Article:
Sunday, December 12, 2010

Exile of the Mind

Have you ever had a loved one in your life that just seemed to suddenly slip away deep into the unknown recesses of their mind? One day they are alive and present -- and the next they don't seem to resemble the person you know and love.
Why? Age? Surgery? Illness? Accident? This happens more often than we would like to think about. And sometimes it can be sooner than a family expected -- and not due to aging. There seems to be a link between excessive stress or traumatic life events that can cause a loved one to sink into an untimely disappearance to the exile of the mind.
"A number of authors have suggested a possible link between life traumatisms and the dementia* processes. The aim of this study is to reveal the presence of life traumatisms preceding the apparition of the dementia syndrome.
[The study] includes 565 patients presenting the criterion of dementia as defined by the DSM IV, and questionnaires filled out by the principle caregivers. One item of the questionnaire referred to life events played a part in which could have the development of the disorder. In a second stage, the reported events were classified into 4 distinct categories: loss, repeated or prolonged stress, psychotraumatism and depression-inducing events."
The above is only one excerpt from many articles that exist on this topic. Such information gives credence to my hunch that repeated and prolonged stress, or traumatic life events can cause a person (who finds no other solace in their daily lives) to retreat to the reluctant exile of the mind.

(*If the condition has been present less than 6 months and had a more acute onset it is termed delirium.) 

What can be done to help a loved one recover? Every case is unique of course, and only a medical professional can determine whether your loved one is experiencing dementia or delirium. However, your familiar, reassuring, and watchful presence is one of the most valuable things that can happen in the recovery. As you wait for your sick loved one to get better, you accomplish a lot by supporting them. It is also crucial to minimize anything that could further stress or confuse your loved one. Also it is important to quickly tell hospital/hospice staff if you notice uncharacteristic changes or behaviors. Then, it will take time and patience in the anticipation of recovery. You can be a welcomed familiar face -- whenever your loved one is able to return from the exile of the mind.

Tuesday, November 30, 2010

It's Not OK

Have you ever found yourself in a situation where every fiber of your being knows that what is happening to you is not OK, and that you are not alright? I'd venture to say most of us have. Sometimes the best thing I can say to another is: no, that is not OK and no, you are not insane.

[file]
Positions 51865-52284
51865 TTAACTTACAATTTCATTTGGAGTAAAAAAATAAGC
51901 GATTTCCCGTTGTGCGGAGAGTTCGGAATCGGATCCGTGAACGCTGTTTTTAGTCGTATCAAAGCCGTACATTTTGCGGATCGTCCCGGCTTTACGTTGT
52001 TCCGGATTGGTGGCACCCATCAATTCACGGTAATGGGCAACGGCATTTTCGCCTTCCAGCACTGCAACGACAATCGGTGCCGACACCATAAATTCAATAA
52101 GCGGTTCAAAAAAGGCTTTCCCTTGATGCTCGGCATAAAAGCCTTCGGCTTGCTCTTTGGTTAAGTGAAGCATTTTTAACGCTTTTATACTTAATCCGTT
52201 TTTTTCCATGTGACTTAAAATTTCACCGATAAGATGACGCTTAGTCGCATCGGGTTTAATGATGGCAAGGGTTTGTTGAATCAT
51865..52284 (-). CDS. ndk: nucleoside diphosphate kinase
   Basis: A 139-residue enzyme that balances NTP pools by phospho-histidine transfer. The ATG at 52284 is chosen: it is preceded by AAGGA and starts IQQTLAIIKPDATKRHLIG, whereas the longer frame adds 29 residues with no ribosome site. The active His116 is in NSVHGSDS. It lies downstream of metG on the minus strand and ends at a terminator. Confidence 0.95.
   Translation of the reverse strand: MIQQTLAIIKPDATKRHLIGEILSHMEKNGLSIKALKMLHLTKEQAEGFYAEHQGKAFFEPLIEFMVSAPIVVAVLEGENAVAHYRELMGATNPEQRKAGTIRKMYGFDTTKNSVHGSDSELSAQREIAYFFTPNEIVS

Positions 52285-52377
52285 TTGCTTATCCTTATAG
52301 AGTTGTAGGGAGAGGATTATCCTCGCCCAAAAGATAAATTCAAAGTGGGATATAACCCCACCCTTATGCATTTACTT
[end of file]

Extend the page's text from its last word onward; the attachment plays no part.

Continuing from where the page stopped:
"I'm Not Alright"

"If weakness is a wound that no one wants to speak of
Then 'cool' is just how far we have to fall...
I am not immune, I only want to be loved
But I feel safe behind the firewall.

Can I lose my need impress?
If you want the truth I need to confess

I'm not alright, I'm broken inside
And all I go through, it leads me to you

Burn away the pride
Bring me to my weakness
Until everything I hide behind is gone
And when I'm open wide with nothing left to cling to
Only you are there to lead me on.

Honestly, I'm not that strong."
(Sanctus Real)

Thursday, August 19, 2010

Love never fails (read the fine print)

"Love never fails." No matter your spiritual background you have likely heard that one. But read the fine print. Love never fails (but people do, and they will).
What is the first thing that happens when love does fail? Does the person who failed get the blame? No. Love does. People get hurt and they swear they won't love again. Plus add to that, they have lost hope as well.
I've worked with a lot of families and have seen a lot of lost love -- and a lot of people failing one another. This kind of thing gives me fresh eyes for an old story.
There was a once son who had a family. It would have seemed as though he had all he needed. He even had a brother to lighten the load (and take part of the blame when things went wrong). And yet, there was discontent among the family members. The siblings were bickering, the son didn’t like that he lost privileges because the other sibling had broken some rules. In addition to all that, times were tight in the land and the son was not getting all the material things he believed he deserved. The son was tired of the chores, tired of the rules -- tired of the lack.
One day the son decided he was going to leave. He was entitled to have all he wanted, and to live the life of freedom he believed he deserved.  Did he ask for these things? No. He took them. In fact, he demanded them. And then he left. Left in a hurry without giving his family any time to prepare... or to have any closure.